By Mike Keller
Biloxi, MS (August 23, 2007)- Forget about architectural blueprints sketching the future of South Mississippi neighborhoods. The professionals gathered in a Biloxi conference room Wednesday and today are focusing on sketching a Greenprint to rebuild local communities. Over 60 tree specialists and local officials from across the Coast came together to develop a strategic plan for reforesting South Mississippi, a package called a Greenprint. The two-day regional urban forest workshop’s goal is to develop the plan that will support Replant South Mississippi, which will populate the Coast with 300,000 native sapling trees.
“All of the input over the next two days will play a great role in moving Replant South Mississippi forward,” said Judy Steckler, the director of Land Trust for the Mississippi Coastal Plain, which along with The Sun Herald and the Mississippi Forestry Commission hosted the meeting.
South Mississippi’s urban forest was being plowed under in the name of development long before Hurricane Katrina came ashore. The storm, though, drew the eyes and support of national groups like The Home Depot Foundation, which sponsored the tree workshop.
Deann Fordham, a program manager with The Home Depot Foundation, said Greenprint’s regional model would allow cities to manage their forests how they want, but would also look at needs across the Coast. “It’s not just about the tree,” Fordham told the group. “It’s about what they represent to a community. We have an opportunity here to show the rest of the country how trees are a valuable part of a city’s infrastructure.”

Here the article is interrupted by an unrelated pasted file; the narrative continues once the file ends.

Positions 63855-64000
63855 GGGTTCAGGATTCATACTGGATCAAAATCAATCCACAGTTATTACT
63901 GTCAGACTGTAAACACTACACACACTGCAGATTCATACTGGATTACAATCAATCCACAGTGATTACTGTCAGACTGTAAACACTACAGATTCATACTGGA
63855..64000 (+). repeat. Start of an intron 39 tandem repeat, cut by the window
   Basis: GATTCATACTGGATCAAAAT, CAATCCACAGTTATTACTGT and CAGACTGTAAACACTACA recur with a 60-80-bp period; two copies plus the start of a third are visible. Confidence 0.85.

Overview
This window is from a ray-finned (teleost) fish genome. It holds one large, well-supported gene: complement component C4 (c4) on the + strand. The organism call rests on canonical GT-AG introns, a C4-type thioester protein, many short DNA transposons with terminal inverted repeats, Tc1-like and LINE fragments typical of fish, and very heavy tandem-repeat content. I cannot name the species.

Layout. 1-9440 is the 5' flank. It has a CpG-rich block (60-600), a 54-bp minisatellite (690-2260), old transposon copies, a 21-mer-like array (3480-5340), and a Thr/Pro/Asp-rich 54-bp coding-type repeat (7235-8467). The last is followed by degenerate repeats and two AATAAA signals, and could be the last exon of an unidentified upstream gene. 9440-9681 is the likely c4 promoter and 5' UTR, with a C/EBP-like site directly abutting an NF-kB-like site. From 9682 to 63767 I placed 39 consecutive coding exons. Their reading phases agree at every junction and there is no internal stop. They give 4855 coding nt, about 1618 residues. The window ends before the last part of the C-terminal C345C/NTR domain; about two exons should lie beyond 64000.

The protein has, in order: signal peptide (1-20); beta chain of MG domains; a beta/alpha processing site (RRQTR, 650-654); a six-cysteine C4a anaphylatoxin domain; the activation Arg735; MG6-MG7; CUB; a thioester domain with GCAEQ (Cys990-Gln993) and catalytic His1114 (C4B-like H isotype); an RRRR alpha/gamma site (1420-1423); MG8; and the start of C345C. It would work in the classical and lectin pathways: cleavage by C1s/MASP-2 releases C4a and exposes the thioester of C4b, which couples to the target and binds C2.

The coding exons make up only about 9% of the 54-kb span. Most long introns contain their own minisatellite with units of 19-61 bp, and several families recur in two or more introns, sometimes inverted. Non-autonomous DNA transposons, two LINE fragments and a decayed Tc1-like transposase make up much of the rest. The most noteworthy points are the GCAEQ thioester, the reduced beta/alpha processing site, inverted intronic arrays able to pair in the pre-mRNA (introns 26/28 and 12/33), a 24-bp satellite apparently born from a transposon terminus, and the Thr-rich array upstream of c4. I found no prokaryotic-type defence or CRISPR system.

Members of the Sacramento Tree Foundation, who created the Greenprint concept and came to the workshop to spread the word, said the value in trees isn’t just about making a place look better; a healthy urban forest saves money. They said 1 million trees can offset $3.5 million in annual municipal stormwater runoff costs and create $10 million in annual energy savings. They said that 1 million trees could absorb $5 million in annual costs to clean up the air in a community, while just one tree planted in the front yard can increase the sale price of a home by 1 percent.
“We’re here to learn and plan together,” said Sacramento Tree Foundation’s Eric Douglas. The organization has helped increase that area’s urban forest to more than 6 million trees. “We’re going to figure out how to make what we did in Sacramento work in South Mississippi.”
Sun Herald publisher Ricky Mathews said now is the time to embrace an aggressive strategy to rebuild the Coast’s urban forest, which is deeply entwined with the area’s heritage. “No one organization can coordinate the recovery effort for the size of the challenge we face,” Mathews said. “These trees help create the quality of life – the most important thing we can focus on. We’ve got some work to do to bring them back.”
Sacramento Tree Foundation
Land Trust for the Mississippi Coastal Plain